Saving the world starts at home

The path to half-price electricity and a net-zero home

These days, we’re all used to convenience – hot water in an instant, entertainment at the touch of a button, laundry and dishes done by machines. But all this requires electricity, and it’s this convenience culture that is part of the climate change problem.

One way to reduce your impact is to use cleaner energy – like solar – but that’s only part of the picture. No matter how your energy is generated, it’s also essential to keep finding ways to reduce your overall power use. Using solar energy isn’t a license to crank up the heater or install a power-guzzling spa pool.

The ultimate goal is a net-zero home. Zero energy homes are just like any home—except better. They’re connected to the power grid, but are so air-tight, well insulated, and energy-efficient that they produce as much renewable energy as they consume over a year. This leaves the occupants with a net-zero energy bill, and a carbon-free home. If you use solar energy, it’s still important to reduce your power use, and make your home more efficient. This will get you as close as possible to zero. You’ll reduce your impact on the earth, and as a bonus, you could halve your power bill.

Where does our energy go? 

Reducing your power usage starts with understanding it. Many people are unaware of what appliances or other items use the most power – they might be vigilant about switching off lights around the house, but still take long, hot showers.

According to a ten-year analysis of energy use, space heating is the biggest power consumer in the average Kiwi household, using around 34% of the total. However, this includes wood-burning fires, gas heaters, and other forms of heating – not just electricity. Another 29% goes on heating water for showers, dishwashing, and laundry. Fridges use 10%, lighting 8%, ovens and stoves 6%, and various other appliances make up the remaining 13%.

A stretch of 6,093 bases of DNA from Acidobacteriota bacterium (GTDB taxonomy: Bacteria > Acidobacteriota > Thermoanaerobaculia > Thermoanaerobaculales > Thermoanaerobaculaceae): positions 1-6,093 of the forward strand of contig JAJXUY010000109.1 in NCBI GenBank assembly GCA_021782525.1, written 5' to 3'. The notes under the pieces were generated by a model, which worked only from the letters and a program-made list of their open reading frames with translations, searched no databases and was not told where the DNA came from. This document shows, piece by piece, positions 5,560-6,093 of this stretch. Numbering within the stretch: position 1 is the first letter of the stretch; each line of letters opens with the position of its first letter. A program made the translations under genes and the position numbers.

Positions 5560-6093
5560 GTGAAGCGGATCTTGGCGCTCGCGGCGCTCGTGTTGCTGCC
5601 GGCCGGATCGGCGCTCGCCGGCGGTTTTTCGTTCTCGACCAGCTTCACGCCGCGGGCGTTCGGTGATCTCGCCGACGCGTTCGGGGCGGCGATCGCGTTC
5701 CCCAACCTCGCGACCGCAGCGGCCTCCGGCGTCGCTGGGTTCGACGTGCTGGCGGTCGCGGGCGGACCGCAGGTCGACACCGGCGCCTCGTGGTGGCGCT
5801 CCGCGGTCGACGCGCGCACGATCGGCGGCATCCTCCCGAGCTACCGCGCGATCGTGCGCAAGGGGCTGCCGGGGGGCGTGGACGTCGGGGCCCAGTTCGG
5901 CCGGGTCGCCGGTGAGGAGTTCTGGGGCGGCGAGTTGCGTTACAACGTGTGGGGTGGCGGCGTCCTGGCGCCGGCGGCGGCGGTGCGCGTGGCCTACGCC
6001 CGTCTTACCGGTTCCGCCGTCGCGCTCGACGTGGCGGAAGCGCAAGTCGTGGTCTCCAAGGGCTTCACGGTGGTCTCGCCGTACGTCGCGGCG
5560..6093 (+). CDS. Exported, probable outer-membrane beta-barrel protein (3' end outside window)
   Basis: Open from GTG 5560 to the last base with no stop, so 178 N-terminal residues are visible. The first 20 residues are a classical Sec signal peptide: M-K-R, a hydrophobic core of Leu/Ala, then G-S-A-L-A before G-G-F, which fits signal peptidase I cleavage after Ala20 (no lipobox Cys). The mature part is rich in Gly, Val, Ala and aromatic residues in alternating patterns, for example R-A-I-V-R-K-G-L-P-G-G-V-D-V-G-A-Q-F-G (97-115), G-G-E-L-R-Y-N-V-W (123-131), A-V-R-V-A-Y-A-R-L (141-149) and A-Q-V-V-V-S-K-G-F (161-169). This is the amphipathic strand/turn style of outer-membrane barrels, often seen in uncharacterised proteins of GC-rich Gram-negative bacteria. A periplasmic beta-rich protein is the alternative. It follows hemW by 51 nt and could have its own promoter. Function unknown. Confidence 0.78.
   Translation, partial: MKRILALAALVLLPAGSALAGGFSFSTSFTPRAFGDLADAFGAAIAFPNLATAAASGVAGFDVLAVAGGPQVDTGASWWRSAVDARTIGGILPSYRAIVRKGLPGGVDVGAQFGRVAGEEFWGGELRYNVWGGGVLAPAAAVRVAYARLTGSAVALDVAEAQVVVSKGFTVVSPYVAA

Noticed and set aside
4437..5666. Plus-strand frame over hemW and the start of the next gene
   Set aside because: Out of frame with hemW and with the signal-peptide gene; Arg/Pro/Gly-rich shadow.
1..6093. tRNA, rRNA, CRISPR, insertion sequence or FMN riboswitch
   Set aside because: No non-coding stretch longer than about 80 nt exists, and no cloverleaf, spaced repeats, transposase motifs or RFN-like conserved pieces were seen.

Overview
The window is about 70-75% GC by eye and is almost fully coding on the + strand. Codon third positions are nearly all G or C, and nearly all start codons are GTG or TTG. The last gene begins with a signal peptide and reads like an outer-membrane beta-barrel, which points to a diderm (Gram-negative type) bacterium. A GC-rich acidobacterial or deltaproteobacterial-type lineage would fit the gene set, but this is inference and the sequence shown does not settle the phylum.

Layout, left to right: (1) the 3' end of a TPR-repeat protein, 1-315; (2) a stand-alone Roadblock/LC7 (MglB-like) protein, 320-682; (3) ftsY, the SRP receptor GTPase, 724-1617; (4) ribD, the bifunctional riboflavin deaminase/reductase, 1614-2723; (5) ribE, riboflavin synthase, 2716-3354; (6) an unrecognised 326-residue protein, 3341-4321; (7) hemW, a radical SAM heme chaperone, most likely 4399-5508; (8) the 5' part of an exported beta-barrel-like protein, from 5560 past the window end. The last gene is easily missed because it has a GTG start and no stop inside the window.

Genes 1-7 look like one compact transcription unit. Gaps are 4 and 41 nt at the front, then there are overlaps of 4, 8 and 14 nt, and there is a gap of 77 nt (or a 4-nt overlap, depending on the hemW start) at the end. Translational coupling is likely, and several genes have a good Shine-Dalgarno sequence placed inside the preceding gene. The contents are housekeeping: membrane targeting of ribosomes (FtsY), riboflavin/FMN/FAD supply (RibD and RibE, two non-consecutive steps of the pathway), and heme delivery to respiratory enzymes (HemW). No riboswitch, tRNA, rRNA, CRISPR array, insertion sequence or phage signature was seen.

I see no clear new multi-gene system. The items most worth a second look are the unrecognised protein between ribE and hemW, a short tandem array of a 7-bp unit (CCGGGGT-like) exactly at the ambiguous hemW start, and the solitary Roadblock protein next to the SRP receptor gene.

Although your household may use energy differently, it’s probably pretty similar. Knowing that space heating and water heating tend to use the most power, it makes sense to focus your efforts in those areas first.

Here are five ways to work toward a net-zero home:

  1. Stop energy leaks

It’s hard to keep your home at a comfortable temperature if heat is constantly escaping – or getting in. If your house isn’t well-insulated, you could be wasting power and money by sending heat out through the walls and windows.

Depending on your home, you could start by double-glazing windows, adding or renewing insulation in the floor, walls, and ceiling, hanging thermal-backed curtains or blinds, and sealing gaps around windows and doors. In some homes, overheating is an issue as well – covering your windows with shutters or external blinds can help keep your home cool in summer, without relying on fans or air conditioning.

  1. Change your hot water habits

Reducing your hot water use isn’t as hard as it sounds. Most clothing and linen can be washed in cold water. Take shorter showers, and consider installing a low-flow showerhead – this is the most effective way to control hot water usage. You can also turn down the temperature on your hot water cylinder – it should be no more than 60° to avoid scalding anyway. Although turning it down by a few degrees may not seem like much, your hot water cylinder is constantly heating a large volume of water, so it can make a big difference over time.